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A baby step toward a Bismarck scheme in the US?
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arkstfan Online
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A baby step toward a Bismarck scheme in the US?
A Bismarck system has a price list. Someone whether the government or a coalition of the insurers working with the providers makes a set price list.

Here's the quick and dirty.

We all know that if a hospital bills $1500 for an MRI but agrees to accept $400 from Blue Cross of CSNbbs that a patient covered by BCCSNbbs will get a bill from the hospital for $1500, the insurer will send a check for some amount between $400 and $0 depending on whether you've met stop loss, deductible, or co-pay. The hospital then bill you for the difference between $400 and the amount actually paid.
If you don't have BCCSNbbs you are on the hook for $1500 unless the hospital has mercy on your soul or you go to bankruptcy court.

If you are on AlliedHealth of CSNbbs and the hospital is out of network and Allied believes the proper price is $300 the normal outcome is Allied pays $210 (70% of the network price) and the patient is on the hook for the remaining $1290 unless the hospital takes mercy or the judge grants a discharge in bankruptcy.

Two similar proposals out there. One from ER Doctors and one co-sponsored by Senators Cassidy (R Louisiana) and Hassan (D New Hampshire).

It essentially creates a system of arbitration.

The insurer and the provider when there is an out-of-network impasse instead of dumping the cost directly upon the patient, the insurer and provider get forced to sit down and work out a price or have one imposed.

So you might have insurance that only provides $300 for an MRI and you've been billed $1500.

The likely outcome is going to either be:
1. The insurance company laughs at $1500 and points out the hospital is running people in and out of the machine all day long at $400, in fact probably performs 80% or more of MRI's at $400 and the arbitration results in in award of $400 or someplace nearby to account for the extra hassles of billing and arbitration. Either insurance eats the difference (hahaha) or the patient gets the better price because either the insurer pays $210 for being out-of-market, leaving the consumer owing $190 or the insurer agrees to pay their normal rate of $300 leaving the patient owing $100.
2. The insurance company points out the costs involved and argues that while the local insurer may pay $400, the rate of return is very high and $300 which is the price where the company has leverage is the fair price. If the hospital loses that arbitration, the insurers the hospital deals with will quickly refuse to sign any new in-network with the hospital unless the price comes down.
3. While a pain in the butt for the providers, turning a patients $10,000 out-of-network bill into a $1000 out-of-network bill makes life easier in the long run. Joe Low Level professional is much more likely to keep plugging away at $1,000 debt than a $10,000 debt.

Over the course of time arbitration will end up setting prices instead of providers being able to demand higher prices from smaller prices in the market.

If you have a fair arbitration panel, eventually a price list emerges and the burden to deviate above it will be difficult.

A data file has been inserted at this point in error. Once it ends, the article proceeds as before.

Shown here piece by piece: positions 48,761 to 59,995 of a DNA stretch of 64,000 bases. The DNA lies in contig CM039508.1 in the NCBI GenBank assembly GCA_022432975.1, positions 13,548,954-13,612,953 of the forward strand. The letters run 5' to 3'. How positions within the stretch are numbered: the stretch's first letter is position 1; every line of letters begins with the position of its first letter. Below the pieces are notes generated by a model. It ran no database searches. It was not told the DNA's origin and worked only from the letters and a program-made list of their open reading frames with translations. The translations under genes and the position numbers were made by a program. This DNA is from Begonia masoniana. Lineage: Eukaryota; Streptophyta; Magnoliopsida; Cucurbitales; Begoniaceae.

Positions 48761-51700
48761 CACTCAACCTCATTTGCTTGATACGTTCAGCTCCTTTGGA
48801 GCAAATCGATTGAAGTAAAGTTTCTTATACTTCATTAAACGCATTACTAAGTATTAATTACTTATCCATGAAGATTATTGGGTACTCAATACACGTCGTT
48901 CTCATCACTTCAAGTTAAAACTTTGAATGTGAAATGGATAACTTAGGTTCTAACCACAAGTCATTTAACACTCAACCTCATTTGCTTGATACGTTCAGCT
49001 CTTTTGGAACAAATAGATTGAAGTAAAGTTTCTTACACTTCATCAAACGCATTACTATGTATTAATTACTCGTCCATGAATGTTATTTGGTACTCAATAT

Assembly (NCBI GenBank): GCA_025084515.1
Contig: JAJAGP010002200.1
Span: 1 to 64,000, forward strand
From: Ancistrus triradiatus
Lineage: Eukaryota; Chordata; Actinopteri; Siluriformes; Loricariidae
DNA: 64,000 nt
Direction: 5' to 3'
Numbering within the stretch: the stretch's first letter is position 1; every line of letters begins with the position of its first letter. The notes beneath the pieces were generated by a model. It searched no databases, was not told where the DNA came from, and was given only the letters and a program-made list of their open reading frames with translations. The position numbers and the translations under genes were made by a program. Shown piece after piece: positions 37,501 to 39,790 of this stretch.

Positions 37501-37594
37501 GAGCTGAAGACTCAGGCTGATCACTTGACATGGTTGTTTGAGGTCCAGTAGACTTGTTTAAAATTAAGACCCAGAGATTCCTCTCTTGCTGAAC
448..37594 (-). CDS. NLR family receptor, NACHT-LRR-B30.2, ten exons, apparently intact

Once you have Bismarck style price controls, the system can evolve into something more full fledged.

NOTE: Under the doctor sponsored plan, ER costs would shift the burden of collecting co-pays and deductibles from the ER to the insurance provider. I don't believe that is a component of the Senator introduced plan. The ER Doctor version would essentially require the doctors to bill the insurance company and cash the checks and defend any arbitration, they would never direct bill patients.

LINK
https://www.vox.com/health-care/2019/1/2...om-doctors
(This post was last modified: 01-29-2019 03:30 PM by arkstfan.)
01-29-2019 03:27 PM
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georgia_tech_swagger Offline
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RE: A baby step toward a Bismarck scheme in the US?
I'm not sure that just price transparency alone is enough to make for an efficienct Bismarck scheme. We'd probably need to federally eliminate "certificate of need" laws. And that means a lot of really insanely rich people running "medical campuses" are going to find themselves and many of their colleagues financially untenable in a free market. They have the money politically (obviously) to stop that from happening.
01-31-2019 09:04 AM
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arkstfan Online
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RE: A baby step toward a Bismarck scheme in the US?
(01-31-2019 09:04 AM)georgia_tech_swagger Wrote:  I'm not sure that just price transparency alone is enough to make for an efficienct Bismarck scheme. We'd probably need to federally eliminate "certificate of need" laws. And that means a lot of really insanely rich people running "medical campuses" are going to find themselves and many of their colleagues financially untenable in a free market. They have the money politically (obviously) to stop that from happening.

The bills aren't about price transparency, rather price setting. If a provider is out-of-network and wants $1000 and insurance is offering $200 with the patient on the hook for the remaining $800, it goes to arbitration to set a price.

Eventually arbitrators will determine enough of the cases that everyone in the business will know what they are likely to get and will settle at that price point.
01-31-2019 12:49 PM
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